I would like to point out that this isn't a religious statement more a declaration of independence. Quite frankly, far too much independence, but that just goes with the territory. The world of mothers are busy motivating their kiddie winkies with tokens, stickers, prizes and hard cash, but not around here. I'll have you know that I have more stickers than is healthy for a woman of my advancing years. Their variety is exhaustive but it never quite hits the mark.
The motivation key has always been a bit cloudy for me. I couldn't imagine myself as a child being persuaded to do, or not do something for that matter, with the bribe of a 'sticker,' but it may be just because 'stickers' hadn't been invented in those dark old days. But I digress.
What is the issue here? Motivation! Don't we just love it, but what exactly is it and where do we find it? I can tell you one thing with confidence, it doesn't have anything to do with stickers as far as my autistic sons are concerned.
The magic of stickers has long been a mystery to me, but I'll try anything once, and then six months later, and six months later and so on.
Now we did have a couple of obstacles in our way as far as the sticker debacle was concerned. The first of these was that the average sticker is made of paper. [translation = the substance from hell for the tactilely defensive one] For senior son, the issue is more complicated, in that in order to peel off the sticker successfully from it's backing you need a good finger grip in the fine motor skills department, which until fairly recently, eluded him completely. There are additional issues for my two. It's can't just be any old sticker, it must be a carefully chosen unique choice to most closely match the current obsession. Failure to observe this basic criterion will result in certain failure. Heaven forgive the woman who buys 20 variety sheets of Thomas the Tank engine stickers only to be able to use the one “James” sticker per sheet. Just shoot her now and put her out of her financial weak willed misery. Someone needs to protect her from herself.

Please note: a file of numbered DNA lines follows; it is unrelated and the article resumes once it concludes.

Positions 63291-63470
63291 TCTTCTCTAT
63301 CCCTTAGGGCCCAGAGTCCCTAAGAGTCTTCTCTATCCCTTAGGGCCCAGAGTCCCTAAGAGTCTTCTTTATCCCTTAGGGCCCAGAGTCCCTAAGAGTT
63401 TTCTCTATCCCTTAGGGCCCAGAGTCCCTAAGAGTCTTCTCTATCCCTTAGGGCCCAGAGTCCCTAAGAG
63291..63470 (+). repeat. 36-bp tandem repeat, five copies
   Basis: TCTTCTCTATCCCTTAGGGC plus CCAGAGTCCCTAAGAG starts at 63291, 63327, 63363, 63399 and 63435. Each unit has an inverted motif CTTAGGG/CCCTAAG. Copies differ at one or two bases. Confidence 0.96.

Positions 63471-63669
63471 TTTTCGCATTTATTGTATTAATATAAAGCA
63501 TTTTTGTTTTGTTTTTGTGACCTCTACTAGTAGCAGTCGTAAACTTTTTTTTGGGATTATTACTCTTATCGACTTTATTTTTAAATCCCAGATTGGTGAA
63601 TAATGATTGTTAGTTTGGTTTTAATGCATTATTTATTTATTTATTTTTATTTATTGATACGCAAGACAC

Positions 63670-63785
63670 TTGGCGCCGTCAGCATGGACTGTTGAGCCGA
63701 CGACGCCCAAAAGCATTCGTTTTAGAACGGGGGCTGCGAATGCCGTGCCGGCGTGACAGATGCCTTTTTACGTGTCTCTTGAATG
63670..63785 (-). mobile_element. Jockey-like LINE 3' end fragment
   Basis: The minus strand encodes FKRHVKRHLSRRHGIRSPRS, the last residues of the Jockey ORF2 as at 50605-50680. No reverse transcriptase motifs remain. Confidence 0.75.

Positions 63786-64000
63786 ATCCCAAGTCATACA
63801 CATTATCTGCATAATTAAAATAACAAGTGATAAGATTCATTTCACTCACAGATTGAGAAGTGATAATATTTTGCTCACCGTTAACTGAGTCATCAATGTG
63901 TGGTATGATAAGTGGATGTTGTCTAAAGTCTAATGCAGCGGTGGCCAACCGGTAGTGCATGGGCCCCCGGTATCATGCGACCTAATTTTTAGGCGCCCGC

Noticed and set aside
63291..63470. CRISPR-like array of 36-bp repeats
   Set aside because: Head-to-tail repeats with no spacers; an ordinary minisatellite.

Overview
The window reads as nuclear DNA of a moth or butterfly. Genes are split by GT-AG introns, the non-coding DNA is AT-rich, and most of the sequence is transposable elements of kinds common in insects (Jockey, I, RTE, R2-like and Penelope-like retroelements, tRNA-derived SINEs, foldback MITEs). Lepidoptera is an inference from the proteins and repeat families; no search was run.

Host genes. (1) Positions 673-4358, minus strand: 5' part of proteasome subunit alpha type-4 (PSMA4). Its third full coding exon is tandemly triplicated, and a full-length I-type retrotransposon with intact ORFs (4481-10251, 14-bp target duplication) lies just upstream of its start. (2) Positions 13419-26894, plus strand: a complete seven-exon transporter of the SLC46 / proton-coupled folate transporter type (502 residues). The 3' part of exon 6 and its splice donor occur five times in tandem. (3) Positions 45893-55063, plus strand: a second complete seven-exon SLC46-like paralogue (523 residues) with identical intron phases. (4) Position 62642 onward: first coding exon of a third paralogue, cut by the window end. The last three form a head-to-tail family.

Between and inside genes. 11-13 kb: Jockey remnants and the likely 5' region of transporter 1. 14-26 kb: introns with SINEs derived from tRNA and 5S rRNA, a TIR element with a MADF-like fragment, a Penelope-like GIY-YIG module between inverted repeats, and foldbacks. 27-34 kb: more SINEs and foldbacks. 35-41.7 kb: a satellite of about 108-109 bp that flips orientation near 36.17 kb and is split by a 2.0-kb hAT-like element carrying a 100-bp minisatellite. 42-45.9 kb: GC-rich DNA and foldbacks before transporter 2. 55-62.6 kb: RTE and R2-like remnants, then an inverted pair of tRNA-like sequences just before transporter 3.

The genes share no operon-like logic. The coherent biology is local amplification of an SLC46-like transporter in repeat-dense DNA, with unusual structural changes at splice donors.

I mean, you think she would have learned over the years that this is never going to work, to say nothing of the heebie geebie meltdown that ensues when one of the precious stickers is torn.
I'm afraid that my sympathies are with the children in question;
“Yes mom? You want me to do what? Eat something I hate and in return you will give me a vile paper sticker that I need to peel off myself with my own inky dinky little fingers and then place on another piece of disgustingly textured paper, which incidentally is a very poor colour choice? Right! What exactly is the purpose of this exercise again? Remind me of whatever inherent logic you're attempting to achieve? You think this is helping? You are so out of your tree! Who is it supposed to be assisting and how? Go away lady, back to the drawing board, you are just so out of line, I can't begin to even explain it to you.”
I think he covered the salient issues.
Our only ever single, individualised, successful, nearly ‘sticker’ campaign!